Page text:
The Kestenbaum & Company of New York is to sell at auction Fine Judaica: Hebrew Books, Manuscripts and Autograph Letters from the Collection of Nathan Lewis, Esq. on May 2nd. Jackie Insel, speaking on behalf of the auctioneers, describes the sale as important.
“This sale of nearly 400 lots represents in particular, the varied ways over the centuries that countries have been cartographically represented. Sale highlights include rare books, manuscripts and important letters consigned from illustrious rabbinic libraries including the Rivkin and Zuckerman families and the late Rabbi Yaakov Yitzchak Halevi Ruderman, founder and Rosh Yeshiva of Ner Israel Rabbinical College, Baltimore.”
The range of subjects offered include Americana, Anglo-Judaica, anti-Semitica, Bibles, Chassidic books, children’s books, Passover Hagadahs, Kabbalistic books, Holocaust-era related books, books relating to Jews in 19th and early 20th century China, a number of rare government pamphlets relating to Jews of early 18th century Germany, Zionist related books and Livres d’Artistes.
“An exceptional lot of American Judaica includes a large, visually striking illuminated Hebrew manuscript of the Book of Psalms, handwritten and illustrated by Morris Weinberg, Chicago, 1910-12. Using Hebrew calligraphy accompanied by explanatory folk illustrations, the artist designed a highly creative and captivating example of Jewish Americana. The pre-sale estimate for this lot  is $70,000-90,000.”
Other material of particular interest:
Penina Moise’s Hymns Written for the Service of the Hebrew Congregation Beth Elohim, Charleston, S.C., 1842, noteworthy as the first book of poetry published by a Jew in the United States and furthermore, that first person a Jewish woman. The pre-auction estimate is $8,000-10,000 (Lot 11). Additional American Judaic highlights include Mordecai Manuel Noah’s Discourse on the Restoration of the Jews, New York, 1845, estimated $3,000-5,000 (Lot 12), Uriah Phillips Levy’s Manual of Internal Rules and Regulations for Men-of-War, New York, 1862, estimated $1,200-1,800 (Lot 20) and an album of photographs inscribed by Prime Minister David Ben-Gurion and presented to U.S. President Harry S. Truman in 1958, estimated $2,000-2,500 (Lot 55).
Notable Bibles include a Renaissance-era pocket-sized Hebrew Bible, bound in eight volumes, printed by Estienne, Paris, 1543-46, estimated $12,000-15,000 (Lot 59); the Apparatus Sacer from the Antwerp Polyglot Bible including maps and engraved plates, 1572, estimated $8,000-10,000 (Lot 72); and a Hebrew Bible used throughout the 19th century in the courts of law in Prague to administer the oath to witnesses of the Jewish faith estimated at $3,000-5,000 (Lot 69). Of interest among Chassidic books is an early edition of Elimelech of Lizhensk’s classic.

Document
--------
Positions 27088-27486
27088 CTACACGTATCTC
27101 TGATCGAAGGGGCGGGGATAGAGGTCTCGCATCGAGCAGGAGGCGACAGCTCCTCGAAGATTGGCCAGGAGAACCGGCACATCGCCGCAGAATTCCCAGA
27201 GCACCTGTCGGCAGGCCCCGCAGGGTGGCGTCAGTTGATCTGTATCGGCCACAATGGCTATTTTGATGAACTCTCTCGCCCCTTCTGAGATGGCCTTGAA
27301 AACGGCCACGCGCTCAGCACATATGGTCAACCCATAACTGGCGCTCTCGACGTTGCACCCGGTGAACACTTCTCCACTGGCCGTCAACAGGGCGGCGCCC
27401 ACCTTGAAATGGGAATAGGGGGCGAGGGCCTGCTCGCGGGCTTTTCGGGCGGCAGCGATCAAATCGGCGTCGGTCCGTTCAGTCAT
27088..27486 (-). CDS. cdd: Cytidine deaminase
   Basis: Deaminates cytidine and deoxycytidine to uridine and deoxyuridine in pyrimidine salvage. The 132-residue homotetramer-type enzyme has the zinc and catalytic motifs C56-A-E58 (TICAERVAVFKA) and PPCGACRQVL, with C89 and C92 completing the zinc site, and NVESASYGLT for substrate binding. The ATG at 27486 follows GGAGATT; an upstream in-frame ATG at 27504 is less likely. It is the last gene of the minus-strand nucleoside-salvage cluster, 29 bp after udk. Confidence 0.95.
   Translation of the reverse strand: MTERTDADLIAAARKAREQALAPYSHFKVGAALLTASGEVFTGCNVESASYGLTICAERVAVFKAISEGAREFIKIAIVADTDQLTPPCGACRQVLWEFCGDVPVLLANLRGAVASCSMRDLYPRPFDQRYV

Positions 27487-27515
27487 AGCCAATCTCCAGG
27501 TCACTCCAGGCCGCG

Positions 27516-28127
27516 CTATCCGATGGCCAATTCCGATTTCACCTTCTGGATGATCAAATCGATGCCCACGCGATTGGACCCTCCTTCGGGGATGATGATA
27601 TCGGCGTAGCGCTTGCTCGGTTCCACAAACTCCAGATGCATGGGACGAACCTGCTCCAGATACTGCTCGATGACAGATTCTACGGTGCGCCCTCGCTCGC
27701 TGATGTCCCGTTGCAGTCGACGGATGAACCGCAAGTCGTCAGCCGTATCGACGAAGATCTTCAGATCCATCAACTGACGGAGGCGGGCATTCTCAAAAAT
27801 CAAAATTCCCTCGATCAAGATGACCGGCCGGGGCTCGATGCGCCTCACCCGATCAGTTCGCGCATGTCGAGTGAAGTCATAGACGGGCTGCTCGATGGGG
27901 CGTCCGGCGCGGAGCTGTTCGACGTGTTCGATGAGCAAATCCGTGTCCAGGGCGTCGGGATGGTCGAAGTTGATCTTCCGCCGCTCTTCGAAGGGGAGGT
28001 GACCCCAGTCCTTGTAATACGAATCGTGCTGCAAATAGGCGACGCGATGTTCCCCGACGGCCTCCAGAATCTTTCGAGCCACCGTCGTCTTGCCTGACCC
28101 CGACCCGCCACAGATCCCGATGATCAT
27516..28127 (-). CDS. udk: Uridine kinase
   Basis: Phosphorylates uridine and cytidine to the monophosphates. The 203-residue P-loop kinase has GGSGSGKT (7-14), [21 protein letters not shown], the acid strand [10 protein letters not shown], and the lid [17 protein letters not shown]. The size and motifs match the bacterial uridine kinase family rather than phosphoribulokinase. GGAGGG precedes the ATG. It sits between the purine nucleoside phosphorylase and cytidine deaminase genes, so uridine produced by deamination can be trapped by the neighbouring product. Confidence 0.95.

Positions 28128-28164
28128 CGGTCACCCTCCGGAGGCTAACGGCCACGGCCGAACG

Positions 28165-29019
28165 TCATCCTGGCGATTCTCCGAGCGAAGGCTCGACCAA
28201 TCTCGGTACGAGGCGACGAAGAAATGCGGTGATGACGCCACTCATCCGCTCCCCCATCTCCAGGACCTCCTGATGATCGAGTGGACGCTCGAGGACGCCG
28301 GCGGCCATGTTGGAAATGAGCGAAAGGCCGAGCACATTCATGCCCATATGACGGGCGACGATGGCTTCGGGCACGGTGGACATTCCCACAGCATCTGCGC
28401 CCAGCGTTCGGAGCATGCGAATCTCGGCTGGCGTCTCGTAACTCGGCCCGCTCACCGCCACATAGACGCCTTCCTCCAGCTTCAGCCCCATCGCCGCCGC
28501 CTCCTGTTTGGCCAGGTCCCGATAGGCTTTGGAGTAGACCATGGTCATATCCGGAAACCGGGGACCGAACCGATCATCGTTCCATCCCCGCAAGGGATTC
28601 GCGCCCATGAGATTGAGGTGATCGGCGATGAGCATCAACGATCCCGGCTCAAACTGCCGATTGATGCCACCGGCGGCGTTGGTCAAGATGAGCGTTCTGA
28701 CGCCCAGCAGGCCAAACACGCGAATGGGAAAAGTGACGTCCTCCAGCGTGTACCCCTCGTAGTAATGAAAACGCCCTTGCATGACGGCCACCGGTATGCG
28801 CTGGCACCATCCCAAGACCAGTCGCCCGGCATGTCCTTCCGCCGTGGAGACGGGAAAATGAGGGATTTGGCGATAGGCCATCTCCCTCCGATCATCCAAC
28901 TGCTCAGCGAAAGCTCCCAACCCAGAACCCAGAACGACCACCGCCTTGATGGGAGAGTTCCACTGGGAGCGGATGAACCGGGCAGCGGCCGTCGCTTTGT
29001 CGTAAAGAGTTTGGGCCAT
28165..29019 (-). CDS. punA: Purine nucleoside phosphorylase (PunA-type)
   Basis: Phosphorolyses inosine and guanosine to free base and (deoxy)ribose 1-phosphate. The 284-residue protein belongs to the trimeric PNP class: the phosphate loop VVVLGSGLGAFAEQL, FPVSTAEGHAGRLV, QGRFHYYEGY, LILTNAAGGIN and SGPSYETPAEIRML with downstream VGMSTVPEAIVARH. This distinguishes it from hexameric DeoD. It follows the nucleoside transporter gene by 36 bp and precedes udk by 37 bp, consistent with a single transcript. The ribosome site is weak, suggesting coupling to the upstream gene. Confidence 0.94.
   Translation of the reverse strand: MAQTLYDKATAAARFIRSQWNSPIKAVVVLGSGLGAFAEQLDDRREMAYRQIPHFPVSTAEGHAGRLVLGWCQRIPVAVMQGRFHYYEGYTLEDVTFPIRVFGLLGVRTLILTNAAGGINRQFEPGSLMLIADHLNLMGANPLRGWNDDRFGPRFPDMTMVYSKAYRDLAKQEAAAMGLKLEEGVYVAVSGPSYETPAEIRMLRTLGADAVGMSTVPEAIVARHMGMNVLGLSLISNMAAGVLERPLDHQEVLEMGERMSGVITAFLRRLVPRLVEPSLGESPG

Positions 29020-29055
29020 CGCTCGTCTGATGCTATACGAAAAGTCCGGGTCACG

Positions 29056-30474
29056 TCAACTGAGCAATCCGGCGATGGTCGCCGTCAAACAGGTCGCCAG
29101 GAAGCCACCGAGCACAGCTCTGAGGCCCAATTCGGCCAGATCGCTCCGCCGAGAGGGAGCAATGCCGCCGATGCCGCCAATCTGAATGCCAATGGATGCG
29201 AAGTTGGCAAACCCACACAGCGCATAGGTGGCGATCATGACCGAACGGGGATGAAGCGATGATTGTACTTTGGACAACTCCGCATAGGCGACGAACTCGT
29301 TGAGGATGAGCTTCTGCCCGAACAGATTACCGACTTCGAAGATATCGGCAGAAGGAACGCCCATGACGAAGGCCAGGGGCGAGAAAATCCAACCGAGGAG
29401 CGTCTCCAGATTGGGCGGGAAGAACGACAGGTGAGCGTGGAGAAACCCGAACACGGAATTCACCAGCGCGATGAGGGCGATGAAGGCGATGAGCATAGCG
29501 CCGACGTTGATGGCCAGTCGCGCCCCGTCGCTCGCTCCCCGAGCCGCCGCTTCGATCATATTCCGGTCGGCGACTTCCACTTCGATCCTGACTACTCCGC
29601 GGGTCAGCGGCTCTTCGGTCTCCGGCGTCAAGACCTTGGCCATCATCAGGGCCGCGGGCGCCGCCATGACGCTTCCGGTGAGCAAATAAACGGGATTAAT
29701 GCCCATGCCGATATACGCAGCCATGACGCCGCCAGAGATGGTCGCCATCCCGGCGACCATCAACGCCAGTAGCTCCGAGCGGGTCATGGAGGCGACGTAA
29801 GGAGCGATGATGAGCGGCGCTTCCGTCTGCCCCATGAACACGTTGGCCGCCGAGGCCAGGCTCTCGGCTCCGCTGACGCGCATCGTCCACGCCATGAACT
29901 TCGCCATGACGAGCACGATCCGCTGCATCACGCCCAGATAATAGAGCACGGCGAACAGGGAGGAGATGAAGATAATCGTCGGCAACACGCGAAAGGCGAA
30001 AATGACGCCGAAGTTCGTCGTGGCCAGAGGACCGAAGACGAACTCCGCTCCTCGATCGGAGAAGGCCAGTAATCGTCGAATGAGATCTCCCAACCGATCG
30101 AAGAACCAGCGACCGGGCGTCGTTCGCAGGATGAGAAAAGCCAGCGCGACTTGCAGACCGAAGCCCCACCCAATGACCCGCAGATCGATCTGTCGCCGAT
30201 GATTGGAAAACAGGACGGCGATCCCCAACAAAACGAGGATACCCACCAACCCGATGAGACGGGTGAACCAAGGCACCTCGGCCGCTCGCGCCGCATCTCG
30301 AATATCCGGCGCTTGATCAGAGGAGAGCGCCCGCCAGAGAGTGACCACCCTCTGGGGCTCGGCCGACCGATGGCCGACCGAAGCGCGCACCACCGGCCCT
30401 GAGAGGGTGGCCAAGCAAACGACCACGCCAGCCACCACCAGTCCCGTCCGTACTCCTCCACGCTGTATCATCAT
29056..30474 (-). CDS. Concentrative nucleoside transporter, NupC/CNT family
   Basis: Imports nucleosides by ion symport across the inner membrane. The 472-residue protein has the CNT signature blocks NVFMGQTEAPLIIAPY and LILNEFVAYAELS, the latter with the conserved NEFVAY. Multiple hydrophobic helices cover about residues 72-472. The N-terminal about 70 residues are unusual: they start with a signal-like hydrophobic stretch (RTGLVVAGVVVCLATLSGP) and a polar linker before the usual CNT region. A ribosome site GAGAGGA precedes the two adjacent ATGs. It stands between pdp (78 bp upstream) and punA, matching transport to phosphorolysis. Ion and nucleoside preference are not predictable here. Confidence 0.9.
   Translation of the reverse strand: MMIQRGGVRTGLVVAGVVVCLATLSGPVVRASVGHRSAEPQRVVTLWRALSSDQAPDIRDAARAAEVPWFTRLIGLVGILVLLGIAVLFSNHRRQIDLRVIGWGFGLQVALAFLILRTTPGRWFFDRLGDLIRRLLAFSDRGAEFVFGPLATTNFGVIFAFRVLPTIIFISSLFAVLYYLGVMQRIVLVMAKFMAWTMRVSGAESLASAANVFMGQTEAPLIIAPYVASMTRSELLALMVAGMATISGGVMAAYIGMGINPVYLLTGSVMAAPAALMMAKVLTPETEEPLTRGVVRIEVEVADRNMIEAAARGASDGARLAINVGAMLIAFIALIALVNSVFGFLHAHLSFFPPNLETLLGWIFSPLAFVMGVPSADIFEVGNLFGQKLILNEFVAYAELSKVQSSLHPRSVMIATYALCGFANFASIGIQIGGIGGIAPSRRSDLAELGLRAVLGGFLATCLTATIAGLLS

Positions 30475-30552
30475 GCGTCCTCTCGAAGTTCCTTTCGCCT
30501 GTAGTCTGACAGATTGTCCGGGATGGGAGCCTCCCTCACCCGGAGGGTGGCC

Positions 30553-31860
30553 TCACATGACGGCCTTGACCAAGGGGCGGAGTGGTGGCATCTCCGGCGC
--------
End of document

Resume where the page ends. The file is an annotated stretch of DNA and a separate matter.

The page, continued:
Another rarity is the first Hebrew book printed in Fez, Morocco, the first book printed on the African continent in any language: Jacob ben Asher’s Yoreh De’ah, circa 1516-17. This book, for which no auction records are known, is estimated $40,000-60,000 (Lot 198).
Other important Rabbinic books include Jacob Emden’s Mor U’ketziah with his extensive autograph marginal notes and corrections, Altona, 1761-68, estimated $25,000-30,000; noted 17th century Polish Kabbalist Nathan Nata Shapiro’s Megaleh Amukoth, Cracow, 1637, estimated $12,000-18,000 (Lot 267); Nachmanides’ Peirush HaTorah, Pesaro, 1513-14, estimated $13,000-15,000 (Lot 247); Jacob Auspitz’s Be’er Haluchoth, the first Hebrew atlas featuring five hand-colored maps in Hebrew, Vienna, 1818 estimated $10,000-15,000 (Lot 308); and Judah ben Bezalel Loewe’s Chibur Nethivoth Olam, with an addition of three lines of handwritten text possibly by the MaHaRa’L, Prague, 1595-96 estimated $5,000-7,000 (Lot 221).
General interest texts include Swiss scholar and physician Johann Jacob Scheuchzer’s Physique Sacree, ou Histoire Naturelle de la Bible, in eight folio volumes, Amsterdam, 1732-37, estimated $12,000-15,000 (Lot 262); Bernard Picart’s six-volume set, Description of the Religious Duties, Manners and Customs of all the Nations of the World, Amsterdam, 1727-38, estimated $7,000-9,000 (Lot 261); Albert Einstein and Sigmund Freud’s famous exchange on the root causes of war: Why War?, 1933, estimated $1,200-1,800 (Lot 110); the first edition of Benedict Spinoza’s highly influential philosophical work, Opera Posthuma, Amsterdam, 1677, estimated $3,000-5,000 (Lot 269); and a group of seven volumes relating to boxing and the career of the Anglo-Jewish boxer Daniel Mendoza, London, estimated $1,200-1,800 (Lot 274).